Особенности систем числительных языков Кавказа
This paper discusses the morphological and syntactic means of expression of participants in morphology and syntax of West Circassian (Adyghe) focusing on the argument vs adjunct characteristics of these means. West Circassian provide evidence for the non-discretness of the argument/adjunct contrast but also shows the necessity to distinguish between argument/adjunct properties in morphological expressions and in syntactic expressions.
The form whose main function is to express indirect commands, called the third person Imperative, Jussive or Exhortative, when compared to the prototypical (second person) Imperative, shows semantic and formal similarities and distinctions at the same time. The study describes formal and functional patterns of Jussive and places this category within the typology of the related categories, such as Imperative and Optative, based on data from six East Caucasian languages (Archi, Agul, Akhvakh, Chechen, Icari and Kumyk). Five formal patterns of Jussive are attested in these languages, including a specialized form, constructions derived from want, from tell him to do and from make him do and the Optative. Jussive forms may express such meanings as third person command, indirect causation, permission, indifference towards the accomplishment of an action and an assumption. While the Jussive is crucially different from the second person Imperative in that it introduces a third participant, this article shows that it is the addressee, not a third person, who is the central participant of a Jussive situation from both formal and functional points of view.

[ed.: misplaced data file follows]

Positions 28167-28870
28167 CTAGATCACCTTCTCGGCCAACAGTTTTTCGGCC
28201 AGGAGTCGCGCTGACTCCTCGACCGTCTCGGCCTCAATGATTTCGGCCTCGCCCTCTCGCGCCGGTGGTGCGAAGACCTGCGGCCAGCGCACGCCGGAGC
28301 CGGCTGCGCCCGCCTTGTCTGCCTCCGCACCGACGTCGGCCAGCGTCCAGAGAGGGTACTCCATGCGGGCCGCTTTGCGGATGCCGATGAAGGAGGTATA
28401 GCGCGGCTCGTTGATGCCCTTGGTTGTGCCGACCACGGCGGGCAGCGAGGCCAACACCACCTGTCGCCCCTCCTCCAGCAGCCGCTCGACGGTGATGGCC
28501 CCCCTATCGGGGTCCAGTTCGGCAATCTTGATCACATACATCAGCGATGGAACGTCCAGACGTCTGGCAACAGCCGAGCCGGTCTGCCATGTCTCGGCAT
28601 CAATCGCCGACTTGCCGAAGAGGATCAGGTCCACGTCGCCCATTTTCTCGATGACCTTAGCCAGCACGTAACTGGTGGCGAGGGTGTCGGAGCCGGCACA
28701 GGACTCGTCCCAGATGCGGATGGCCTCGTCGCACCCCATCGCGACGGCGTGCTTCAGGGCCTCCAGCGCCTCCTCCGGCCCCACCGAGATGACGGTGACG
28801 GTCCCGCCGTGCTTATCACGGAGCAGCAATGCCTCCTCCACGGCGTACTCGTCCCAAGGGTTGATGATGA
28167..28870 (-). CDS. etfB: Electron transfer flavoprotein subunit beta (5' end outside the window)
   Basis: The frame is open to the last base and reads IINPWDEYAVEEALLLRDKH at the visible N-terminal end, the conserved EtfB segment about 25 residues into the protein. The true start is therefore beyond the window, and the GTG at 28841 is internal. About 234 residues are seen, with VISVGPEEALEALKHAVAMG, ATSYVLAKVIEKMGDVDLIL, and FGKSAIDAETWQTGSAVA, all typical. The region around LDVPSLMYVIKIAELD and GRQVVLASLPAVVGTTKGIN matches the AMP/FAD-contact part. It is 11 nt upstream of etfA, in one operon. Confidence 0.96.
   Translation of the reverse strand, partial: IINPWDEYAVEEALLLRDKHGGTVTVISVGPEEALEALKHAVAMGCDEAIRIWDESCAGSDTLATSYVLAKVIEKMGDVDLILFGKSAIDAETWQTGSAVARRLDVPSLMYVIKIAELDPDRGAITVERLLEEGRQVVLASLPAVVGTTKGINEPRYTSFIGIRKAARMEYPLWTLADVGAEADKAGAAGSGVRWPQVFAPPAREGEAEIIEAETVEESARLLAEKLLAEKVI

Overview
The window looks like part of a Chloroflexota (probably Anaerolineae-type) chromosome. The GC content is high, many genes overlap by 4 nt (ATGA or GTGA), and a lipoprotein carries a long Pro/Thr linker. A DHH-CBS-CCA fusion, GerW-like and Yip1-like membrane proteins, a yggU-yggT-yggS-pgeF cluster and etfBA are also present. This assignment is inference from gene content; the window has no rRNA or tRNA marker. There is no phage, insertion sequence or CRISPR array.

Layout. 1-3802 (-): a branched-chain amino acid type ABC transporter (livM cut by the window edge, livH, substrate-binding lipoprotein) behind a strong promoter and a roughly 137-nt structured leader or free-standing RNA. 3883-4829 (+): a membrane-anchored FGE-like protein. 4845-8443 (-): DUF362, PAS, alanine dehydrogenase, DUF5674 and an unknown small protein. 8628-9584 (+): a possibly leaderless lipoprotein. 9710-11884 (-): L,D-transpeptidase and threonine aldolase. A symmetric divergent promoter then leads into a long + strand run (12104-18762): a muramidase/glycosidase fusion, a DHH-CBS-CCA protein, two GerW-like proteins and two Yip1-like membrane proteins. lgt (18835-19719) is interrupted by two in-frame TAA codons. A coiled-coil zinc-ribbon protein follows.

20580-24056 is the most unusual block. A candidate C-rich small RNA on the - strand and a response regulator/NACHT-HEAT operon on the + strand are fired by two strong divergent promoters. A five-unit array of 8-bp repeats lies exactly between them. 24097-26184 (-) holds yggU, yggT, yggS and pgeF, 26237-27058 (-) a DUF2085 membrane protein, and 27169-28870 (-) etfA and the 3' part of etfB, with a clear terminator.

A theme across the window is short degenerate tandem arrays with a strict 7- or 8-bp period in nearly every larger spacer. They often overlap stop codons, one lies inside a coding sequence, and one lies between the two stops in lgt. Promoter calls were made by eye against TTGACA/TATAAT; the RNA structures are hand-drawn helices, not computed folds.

We discuss the data from Adyghe (Northwest Caucasian), Udi and Tanti Dargwa (Northeast Caucasian) related to the presence and absence of constraints on relativization from syntactic islands.
The paper discusses two markers of negation in Adyghe (Northwest Caucasian). It is argued that their distribution has functional rather than formal motivation.